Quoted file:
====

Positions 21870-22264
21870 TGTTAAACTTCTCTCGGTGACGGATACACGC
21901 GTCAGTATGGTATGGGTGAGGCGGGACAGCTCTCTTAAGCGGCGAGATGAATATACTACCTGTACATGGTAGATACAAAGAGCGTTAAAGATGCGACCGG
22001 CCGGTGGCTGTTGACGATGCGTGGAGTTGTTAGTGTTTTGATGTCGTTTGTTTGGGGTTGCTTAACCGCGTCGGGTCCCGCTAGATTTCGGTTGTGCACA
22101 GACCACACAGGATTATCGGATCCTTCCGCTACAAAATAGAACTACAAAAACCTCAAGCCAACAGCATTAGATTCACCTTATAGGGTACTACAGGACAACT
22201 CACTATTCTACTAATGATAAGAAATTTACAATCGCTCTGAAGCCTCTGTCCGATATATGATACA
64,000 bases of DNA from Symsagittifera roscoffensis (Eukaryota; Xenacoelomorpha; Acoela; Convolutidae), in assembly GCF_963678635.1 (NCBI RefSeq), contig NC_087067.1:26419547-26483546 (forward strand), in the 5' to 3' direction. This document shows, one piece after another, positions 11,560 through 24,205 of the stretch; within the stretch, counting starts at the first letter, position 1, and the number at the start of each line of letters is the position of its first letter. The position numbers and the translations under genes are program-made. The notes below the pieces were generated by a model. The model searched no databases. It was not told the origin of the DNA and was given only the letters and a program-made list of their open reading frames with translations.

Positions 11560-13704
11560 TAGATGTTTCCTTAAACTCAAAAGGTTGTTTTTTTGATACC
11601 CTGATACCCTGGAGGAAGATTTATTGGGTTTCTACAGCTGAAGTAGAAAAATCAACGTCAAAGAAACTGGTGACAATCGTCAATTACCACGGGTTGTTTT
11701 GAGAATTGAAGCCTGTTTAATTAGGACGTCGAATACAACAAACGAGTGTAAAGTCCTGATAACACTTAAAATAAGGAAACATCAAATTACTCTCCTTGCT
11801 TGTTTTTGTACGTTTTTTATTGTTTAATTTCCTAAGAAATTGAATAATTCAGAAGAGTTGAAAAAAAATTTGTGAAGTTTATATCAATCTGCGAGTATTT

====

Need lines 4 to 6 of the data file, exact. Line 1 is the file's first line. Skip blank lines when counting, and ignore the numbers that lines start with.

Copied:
22001 CCGGTGGCTGTTGACGATGCGTGGAGTTGTTAGTGTTTTGATGTCGTTTGTTTGGGGTTGCTTAACCGCGTCGGGTCCCGCTAGATTTCGGTTGTGCACA
22101 GACCACACAGGATTATCGGATCCTTCCGCTACAAAATAGAACTACAAAAACCTCAAGCCAACAGCATTAGATTCACCTTATAGGGTACTACAGGACAACT
22201 CACTATTCTACTAATGATAAGAAATTTACAATCGCTCTGAAGCCTCTGTCCGATATATGATACA